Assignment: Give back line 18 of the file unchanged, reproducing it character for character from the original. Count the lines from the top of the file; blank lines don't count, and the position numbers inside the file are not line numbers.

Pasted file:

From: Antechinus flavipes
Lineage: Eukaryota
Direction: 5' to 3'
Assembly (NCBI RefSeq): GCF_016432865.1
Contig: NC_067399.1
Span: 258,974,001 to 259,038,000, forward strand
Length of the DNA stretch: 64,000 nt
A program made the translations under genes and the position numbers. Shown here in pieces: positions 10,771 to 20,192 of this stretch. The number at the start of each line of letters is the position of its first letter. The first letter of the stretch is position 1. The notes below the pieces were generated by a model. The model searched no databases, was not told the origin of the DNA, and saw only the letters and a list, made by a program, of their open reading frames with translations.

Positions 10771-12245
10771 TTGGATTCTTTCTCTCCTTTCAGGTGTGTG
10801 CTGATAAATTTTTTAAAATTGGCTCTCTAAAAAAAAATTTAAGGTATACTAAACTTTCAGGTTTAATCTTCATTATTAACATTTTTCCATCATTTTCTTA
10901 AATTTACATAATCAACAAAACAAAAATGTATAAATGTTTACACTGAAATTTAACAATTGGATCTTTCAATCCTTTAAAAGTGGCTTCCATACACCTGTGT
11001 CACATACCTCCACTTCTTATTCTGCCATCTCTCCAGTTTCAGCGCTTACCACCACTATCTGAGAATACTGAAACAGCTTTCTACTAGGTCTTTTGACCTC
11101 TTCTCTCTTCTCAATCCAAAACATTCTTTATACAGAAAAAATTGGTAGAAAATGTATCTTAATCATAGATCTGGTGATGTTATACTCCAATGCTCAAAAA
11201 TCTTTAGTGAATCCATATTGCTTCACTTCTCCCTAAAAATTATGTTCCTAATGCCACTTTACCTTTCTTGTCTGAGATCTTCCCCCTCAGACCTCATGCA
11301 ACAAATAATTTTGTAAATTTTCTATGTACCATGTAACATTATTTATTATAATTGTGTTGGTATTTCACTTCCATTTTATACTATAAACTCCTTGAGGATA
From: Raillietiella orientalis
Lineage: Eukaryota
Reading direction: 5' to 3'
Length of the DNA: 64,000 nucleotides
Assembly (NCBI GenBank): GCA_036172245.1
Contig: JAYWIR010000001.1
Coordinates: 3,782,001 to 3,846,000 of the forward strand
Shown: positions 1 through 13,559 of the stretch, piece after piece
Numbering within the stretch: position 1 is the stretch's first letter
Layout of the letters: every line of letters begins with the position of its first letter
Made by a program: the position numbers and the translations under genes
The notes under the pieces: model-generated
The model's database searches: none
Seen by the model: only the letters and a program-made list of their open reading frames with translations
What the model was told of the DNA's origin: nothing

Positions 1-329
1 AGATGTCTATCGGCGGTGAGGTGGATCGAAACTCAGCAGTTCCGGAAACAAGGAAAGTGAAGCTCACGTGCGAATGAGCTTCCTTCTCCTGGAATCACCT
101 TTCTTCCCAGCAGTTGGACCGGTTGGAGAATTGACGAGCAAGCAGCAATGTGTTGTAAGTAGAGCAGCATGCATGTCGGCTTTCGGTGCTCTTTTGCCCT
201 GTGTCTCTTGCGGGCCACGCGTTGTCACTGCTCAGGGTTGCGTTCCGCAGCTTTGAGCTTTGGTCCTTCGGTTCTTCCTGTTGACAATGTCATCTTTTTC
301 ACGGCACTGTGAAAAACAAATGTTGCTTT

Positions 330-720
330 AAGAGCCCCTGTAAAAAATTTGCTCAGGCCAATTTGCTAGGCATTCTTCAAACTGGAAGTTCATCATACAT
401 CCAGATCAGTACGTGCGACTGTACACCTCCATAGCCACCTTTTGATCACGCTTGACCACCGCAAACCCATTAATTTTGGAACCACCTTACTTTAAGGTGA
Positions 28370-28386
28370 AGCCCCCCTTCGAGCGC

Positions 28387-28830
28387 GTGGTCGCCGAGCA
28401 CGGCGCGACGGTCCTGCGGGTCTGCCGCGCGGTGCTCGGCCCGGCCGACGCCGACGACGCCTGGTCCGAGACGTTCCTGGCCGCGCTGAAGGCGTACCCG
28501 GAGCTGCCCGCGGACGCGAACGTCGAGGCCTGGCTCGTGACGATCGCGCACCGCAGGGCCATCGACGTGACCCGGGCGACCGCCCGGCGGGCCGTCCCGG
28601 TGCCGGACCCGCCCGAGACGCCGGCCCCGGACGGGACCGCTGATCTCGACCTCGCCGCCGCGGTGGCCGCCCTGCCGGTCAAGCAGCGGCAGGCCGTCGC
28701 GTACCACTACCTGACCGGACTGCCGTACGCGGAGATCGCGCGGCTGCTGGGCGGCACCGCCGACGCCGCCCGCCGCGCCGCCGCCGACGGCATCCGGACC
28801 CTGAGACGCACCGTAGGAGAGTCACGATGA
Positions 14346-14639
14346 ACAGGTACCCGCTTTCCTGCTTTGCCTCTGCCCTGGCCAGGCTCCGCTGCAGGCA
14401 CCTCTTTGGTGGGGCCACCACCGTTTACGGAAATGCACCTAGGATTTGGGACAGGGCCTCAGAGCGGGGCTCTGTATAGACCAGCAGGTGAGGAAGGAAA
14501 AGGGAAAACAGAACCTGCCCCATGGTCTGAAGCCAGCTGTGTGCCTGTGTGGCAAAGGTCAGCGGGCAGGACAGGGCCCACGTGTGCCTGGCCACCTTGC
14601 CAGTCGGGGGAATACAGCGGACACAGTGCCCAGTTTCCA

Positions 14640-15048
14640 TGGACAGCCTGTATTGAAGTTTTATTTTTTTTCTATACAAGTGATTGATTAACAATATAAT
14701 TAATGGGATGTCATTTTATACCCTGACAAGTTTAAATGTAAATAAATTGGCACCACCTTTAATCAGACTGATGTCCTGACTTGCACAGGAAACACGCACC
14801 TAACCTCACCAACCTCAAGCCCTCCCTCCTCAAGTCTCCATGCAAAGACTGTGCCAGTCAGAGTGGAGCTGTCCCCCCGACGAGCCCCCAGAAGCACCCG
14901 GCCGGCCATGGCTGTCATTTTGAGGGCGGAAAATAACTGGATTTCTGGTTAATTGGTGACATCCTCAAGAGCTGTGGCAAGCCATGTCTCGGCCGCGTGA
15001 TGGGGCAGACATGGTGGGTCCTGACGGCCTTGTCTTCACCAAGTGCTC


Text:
Lineage: Eukaryota